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How big viola do you play?


Bohdan Warchal
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Hello
colleagues,




I believe there are a lot
of viola players among you. We are a violin string producer, and
currently we are developing  viola strings. Unfortunately, the
viola string development is a bit more complicated as there are
various sizes of the instrument. Some producers solve this problem
by producing strings for each size and even in various grades of
tension. It would not be a problem for us to produce it, either.
What could be a problem is the distribution. The dealers are
frustrated already now by having to keep in their stock strings for
various instruments from different producers and even in different
versions of tension. And as if this were not enough, also E strings
ball and loop, and also fractional sizes for
children. 



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Therefore,
we have been considering marketing viola strings in one size. It is
very important for us to know what size of viola is used by the
majority of you. It would help us a lot if you agreed to
participate in this small research and wrote us what size of viola
you play (or what size do you mostly make). The most important for
us to know is especially the playing length, in other words NUT -
TO - BRIDGE LENGTH either in millimeters or inches.




Thanks,



Bohdan Warchal, violinist,
strings producer

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I don't think there can be any doubt that 16"-16 1/2" represents the biggest proportion of viola size in use.

What kind of core is your company thinking of developing: synthetic (nylon), composite fiber, steel rope? It would be a very good idea to consider windings other than aluminum, at least as alternatives, since aluminum windings are sometimes prone to corrosion due to the pH level (or perhaps the alkalinity?) of some people's perspiration.

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Some makers (I'm among them) use the same string lenght even when they change the body size. As a viola maker I see another problem that you will find, and the is what is the "viola sound", that's a controversial issue, some violists prefer a more open sound, some will prefer a darker sound. If possible, I would like to try some samples.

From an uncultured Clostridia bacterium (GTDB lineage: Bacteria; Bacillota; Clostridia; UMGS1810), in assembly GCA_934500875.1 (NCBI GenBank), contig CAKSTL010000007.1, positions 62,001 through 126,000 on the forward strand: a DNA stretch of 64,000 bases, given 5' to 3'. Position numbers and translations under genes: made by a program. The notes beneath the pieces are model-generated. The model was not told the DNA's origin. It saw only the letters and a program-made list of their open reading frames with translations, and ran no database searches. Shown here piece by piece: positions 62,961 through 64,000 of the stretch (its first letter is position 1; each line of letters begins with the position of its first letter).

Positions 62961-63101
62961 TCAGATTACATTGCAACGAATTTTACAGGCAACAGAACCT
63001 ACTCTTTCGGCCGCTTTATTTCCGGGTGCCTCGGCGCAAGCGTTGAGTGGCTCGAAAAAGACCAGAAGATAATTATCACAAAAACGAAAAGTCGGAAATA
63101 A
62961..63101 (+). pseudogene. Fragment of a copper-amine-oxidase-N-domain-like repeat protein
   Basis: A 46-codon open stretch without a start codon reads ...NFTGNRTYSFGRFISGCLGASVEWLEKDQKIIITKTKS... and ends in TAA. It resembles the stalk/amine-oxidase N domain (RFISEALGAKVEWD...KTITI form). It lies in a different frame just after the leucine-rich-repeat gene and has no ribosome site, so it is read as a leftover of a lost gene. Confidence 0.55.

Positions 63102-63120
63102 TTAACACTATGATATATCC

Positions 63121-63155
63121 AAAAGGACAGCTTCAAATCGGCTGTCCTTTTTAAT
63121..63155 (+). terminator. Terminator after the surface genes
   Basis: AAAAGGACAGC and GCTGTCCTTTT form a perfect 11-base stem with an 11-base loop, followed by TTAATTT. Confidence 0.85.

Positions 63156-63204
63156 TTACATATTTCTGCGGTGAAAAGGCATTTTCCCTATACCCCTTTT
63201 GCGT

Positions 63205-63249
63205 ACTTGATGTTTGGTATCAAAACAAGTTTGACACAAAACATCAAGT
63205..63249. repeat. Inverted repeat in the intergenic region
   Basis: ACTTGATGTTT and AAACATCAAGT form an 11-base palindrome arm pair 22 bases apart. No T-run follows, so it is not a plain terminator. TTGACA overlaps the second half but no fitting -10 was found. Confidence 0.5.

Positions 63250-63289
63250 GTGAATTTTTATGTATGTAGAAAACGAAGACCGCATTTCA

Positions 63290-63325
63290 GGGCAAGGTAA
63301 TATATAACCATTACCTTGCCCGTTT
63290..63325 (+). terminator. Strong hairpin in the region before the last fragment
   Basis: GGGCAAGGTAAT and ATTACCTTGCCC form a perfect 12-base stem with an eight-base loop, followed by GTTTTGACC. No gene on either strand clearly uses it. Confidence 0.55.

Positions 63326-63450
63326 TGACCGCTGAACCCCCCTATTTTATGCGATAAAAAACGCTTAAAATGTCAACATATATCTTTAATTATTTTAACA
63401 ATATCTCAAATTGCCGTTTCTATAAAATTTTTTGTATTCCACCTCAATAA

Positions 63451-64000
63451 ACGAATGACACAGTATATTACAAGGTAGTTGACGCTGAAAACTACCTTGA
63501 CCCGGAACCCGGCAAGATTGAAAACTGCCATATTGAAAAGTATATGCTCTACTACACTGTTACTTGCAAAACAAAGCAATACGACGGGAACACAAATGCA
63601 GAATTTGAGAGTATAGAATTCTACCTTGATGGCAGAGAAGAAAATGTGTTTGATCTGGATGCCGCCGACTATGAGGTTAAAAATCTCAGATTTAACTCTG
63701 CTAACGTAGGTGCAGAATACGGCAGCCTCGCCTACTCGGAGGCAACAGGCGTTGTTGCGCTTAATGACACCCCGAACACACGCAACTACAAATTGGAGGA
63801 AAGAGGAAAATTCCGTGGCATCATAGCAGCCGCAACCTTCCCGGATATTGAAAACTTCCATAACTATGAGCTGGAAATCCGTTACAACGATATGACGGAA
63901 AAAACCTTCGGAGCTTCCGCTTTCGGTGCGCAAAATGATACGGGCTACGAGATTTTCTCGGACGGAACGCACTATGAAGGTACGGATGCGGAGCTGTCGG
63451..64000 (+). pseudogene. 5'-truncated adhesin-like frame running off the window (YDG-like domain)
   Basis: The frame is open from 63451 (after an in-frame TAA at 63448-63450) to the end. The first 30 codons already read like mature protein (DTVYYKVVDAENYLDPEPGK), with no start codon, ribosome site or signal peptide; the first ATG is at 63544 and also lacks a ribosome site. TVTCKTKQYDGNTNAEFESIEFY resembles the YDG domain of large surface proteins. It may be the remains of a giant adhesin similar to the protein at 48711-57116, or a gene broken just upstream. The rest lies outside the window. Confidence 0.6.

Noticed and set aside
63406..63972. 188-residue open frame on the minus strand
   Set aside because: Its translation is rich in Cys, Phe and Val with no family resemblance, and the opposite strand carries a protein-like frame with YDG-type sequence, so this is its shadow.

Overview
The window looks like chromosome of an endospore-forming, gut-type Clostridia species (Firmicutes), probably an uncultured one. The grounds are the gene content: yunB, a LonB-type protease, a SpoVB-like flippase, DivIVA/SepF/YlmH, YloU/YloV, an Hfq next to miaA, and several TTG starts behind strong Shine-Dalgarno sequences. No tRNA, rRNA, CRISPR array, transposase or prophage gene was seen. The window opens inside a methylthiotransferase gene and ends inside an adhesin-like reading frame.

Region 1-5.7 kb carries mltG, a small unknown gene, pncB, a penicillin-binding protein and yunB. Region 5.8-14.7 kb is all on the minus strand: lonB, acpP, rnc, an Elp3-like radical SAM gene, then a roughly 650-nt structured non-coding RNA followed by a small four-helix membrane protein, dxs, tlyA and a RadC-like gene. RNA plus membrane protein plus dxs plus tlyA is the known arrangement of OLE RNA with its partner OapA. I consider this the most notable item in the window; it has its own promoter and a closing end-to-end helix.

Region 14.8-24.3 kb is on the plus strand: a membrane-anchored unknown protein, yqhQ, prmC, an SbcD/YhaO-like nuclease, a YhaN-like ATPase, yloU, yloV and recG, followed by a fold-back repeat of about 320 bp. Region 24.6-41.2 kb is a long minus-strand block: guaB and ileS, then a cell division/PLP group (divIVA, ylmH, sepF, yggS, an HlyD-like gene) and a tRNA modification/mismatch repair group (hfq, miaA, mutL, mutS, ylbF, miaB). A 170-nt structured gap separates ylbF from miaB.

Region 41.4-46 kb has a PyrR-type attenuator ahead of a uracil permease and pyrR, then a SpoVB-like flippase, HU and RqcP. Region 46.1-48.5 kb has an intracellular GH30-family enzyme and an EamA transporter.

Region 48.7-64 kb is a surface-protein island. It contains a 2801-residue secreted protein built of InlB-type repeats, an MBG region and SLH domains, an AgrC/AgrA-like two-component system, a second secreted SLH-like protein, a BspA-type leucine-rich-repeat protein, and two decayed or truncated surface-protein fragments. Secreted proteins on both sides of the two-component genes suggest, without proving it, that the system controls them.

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Mr. Bohdan Warchal

You asked a direct question so I will give you a direct answer. I make a standard (suggested by Rene Morel) 379mm string length viola .

May I take this opportunity to Thank You and your Company for the free E string that you placed in The Strad magazine.

Just a thought ....you will probably find two general viola players , one group likes the large size (16" and over ) and the other the small size, so perhaps if you could reduce the viola string category to two sizes then you might end-up with more satisfied customers and clients.

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Great to hear from an accessory producer doing market research and a privilege to be asked.

Can't add a great deal to what has been said above. I've tried pretty much the range available from Doninant, Tonica, Olive, Larsen.Evah Pirazzi........ like Obligato and now happy with Zyex. You will understand from that that I prefer a more yielding and less intrusive string.